Cover Crop Strategy 2 The Sequel

Written by James Warne of Soil First Farming

In my article in the last edition of this humble magazine I discussed basic cover cropping strategy, in this article I will
cover some of the frequent questions which have been posed to me since that article. I accept that to many this may
seem obvious but if you are new to Conservation Agriculture or thinking about zero-till then it may often seem like an
additional cost with little easily recognizable benefit.

Cover crops seem to promote slugs, how do we deal them?

I would firstly argue that slug populations are cyclical, some years the environmental conditions are conducive to rising populations, other years lead to declining populations so it may not always be something you can easily control. Having brassicas too close in the rotation may cause problems as brassicas seem to increase slug numbers. Anecdotally mustard seems to provide beneficial habitat for slugs which seems to go against recent research which suggests that bare soil may actually increase slug numbers more so than mustard.

Following a Conservation Agriculture (CA) system will allow natural predators to build. Natural predators include carabid beetles, some song birds, hedgehogs, frogs and toads. Almost all farms we visit comment on how the wildlife returns to the farm gradually once in the system. Again it’s another indication that we all can benefit from not cultivating.

Consolidate the seeding zone well. Roll, roll and roll again after drilling to ensure good seedbed consolidation. I cannot stress enough the importance of rolling. Unless soil conditions are perfect at drilling it is most likely that the seed to soil contact will be reduced and the seed slot will not be well closed and consolidated. This allows slugs to travel with ease along the seed slot. Better soil consolidation will reduce this. 

I seem to get reduced yields when drilling into cover crops in the spring, why is this? There are several contrasting theories on this but I believe most can be explained away by considering the carbon:nitrogen ratios within the soil and the cover crop. Whether the cover crop has been desiccated before or after drilling the cash crop, the soil microbes will have a nitrogen demand as try to digest the carbon contained within the cover crop residue. This will be in addition to any residue left from the previous crop. It must be stressed that the soil microbes will always have the first bite at the nitrogen cherry, taking what they require at the expense of the cash crop. This maybe seen as poor or delayed establishment, or most likely a disappointing yield. I cannot stress enough how important it is to consider the potential nitrogen lock-up that occurs when adding large amounts of carbon to the soil.

Here at Soil First Farming we are now confident we can predict these situations using a more robust soil test designed in the USA. This soil test attempts to predict the available nitrogen to the following crop by using a series of measurements such as (but not exclusively) soil respiration, active carbon and nitrogen levels. The soil test results then gives a recommendation for future cover crop in terms of legume/non-legume balance. It also gives a measure of ‘soil health’ which can be used to build a picture over a number of years of soil improvement.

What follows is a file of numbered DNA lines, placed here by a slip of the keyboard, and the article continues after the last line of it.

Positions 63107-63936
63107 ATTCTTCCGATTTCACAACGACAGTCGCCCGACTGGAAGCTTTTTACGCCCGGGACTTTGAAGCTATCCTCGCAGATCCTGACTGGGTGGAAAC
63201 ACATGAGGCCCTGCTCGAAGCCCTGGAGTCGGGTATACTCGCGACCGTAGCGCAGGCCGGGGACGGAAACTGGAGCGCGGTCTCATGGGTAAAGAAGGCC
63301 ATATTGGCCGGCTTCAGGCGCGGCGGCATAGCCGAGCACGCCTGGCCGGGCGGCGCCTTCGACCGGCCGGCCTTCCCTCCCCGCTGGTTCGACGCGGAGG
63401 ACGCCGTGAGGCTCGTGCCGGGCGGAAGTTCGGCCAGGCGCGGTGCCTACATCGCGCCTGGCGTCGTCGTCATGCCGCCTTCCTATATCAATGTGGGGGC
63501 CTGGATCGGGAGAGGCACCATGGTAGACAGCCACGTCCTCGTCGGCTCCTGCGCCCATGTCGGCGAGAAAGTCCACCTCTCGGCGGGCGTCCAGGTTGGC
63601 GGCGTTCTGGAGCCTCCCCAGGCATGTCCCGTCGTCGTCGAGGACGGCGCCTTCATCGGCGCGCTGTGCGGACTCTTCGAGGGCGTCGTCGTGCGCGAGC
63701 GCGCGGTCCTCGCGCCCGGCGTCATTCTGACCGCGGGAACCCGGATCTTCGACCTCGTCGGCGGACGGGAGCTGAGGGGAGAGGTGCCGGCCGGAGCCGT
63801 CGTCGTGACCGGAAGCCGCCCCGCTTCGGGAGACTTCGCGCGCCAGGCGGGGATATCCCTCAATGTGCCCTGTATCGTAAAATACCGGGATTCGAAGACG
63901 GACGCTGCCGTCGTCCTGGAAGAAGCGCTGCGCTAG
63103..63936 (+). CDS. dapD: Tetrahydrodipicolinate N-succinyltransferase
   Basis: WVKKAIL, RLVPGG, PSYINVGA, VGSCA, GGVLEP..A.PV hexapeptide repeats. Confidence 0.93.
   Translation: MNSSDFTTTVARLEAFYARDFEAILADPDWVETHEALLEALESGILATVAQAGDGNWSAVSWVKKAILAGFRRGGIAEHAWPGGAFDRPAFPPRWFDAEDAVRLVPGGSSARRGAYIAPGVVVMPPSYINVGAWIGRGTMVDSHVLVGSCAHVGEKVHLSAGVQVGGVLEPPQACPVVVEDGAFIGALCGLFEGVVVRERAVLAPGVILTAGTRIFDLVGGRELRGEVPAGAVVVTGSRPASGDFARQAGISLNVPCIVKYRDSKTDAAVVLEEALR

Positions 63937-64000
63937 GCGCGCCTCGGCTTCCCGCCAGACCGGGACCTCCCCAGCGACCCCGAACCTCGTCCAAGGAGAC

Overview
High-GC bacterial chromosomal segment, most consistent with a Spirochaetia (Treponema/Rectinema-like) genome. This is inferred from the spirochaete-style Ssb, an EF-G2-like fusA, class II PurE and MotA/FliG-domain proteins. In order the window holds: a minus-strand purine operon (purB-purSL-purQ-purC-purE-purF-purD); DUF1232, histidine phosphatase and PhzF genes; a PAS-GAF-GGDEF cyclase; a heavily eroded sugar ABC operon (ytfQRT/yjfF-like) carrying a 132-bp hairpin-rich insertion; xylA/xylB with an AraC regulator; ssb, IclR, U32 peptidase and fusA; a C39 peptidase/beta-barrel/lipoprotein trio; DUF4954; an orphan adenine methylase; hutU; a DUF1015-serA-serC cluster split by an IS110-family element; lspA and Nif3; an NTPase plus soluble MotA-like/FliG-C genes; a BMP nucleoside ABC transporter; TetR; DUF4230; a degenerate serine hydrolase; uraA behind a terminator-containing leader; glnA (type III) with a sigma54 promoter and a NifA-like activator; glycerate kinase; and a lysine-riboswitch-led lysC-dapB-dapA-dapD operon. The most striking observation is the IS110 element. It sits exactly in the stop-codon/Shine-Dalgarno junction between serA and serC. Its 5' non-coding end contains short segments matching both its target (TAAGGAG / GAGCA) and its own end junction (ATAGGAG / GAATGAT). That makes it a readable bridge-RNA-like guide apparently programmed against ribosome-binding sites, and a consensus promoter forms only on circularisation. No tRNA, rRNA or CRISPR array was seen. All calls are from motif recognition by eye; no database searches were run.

I am direct drilling, are cover crops necessary?

Very simply, YES. You can direct drill and leave bare fallow but experience suggests that sooner or later you are probably going to have to cultivate. The cover crop provides a source of sugars to the soil microbiology, the roots provide stabilisation and drainage to the soil, the biomass above ground protects the soil from the effects of direct sunlight and heavy rainfall and they are capturing carbon. Without the effect described above the soil is open to the effects of rainfall which causes it to slump and compact. It is less able to withstand trafficking from machinery passes. Of course all of these effects are hard to quantify, but plenty of research has been undertaken to quantify the effects of nitrogen and phosphate lifting and storing for the following crop.

Another contentious benefit of cover crops is their ability to ‘dry’ soil. Cover crops tend to transpire more water and dry soils from early-April through to mid-October as a generalisation. But even outside of these dates the cover crop can still aid drainage. It is not exactly clear how this occurs but I suspect that living roots are still taking in moisture and allowing soil drainage to occur. For comparison see the two photos below, showing examples of the difference in soil moisture with and without a cover crop. In essence if you are following a CA system cover crops are an essential part of that system.

The seed costs are too high, what can I do?

We are very keen on keeping the costs down wherever possible, ideally we think you should be aiming to spend no more than £20- 25/ha on cover crop seed. The simplest way of doing this is to grow your own seed, but we appreciate this doesn’t suit everyone. Similarly many of the crops you have in store may also work very well such as OSR, barley and linseed. Buying straights and self-mixing is also cost effective.

What should I do with failed OSR?

Failed OSR could make a great overwinter cover crop which could be drilled into in the spring. Again normal caveats apply when deciding upon timing of destruction of the cover crop such as the amount of grass weed existing within the cover.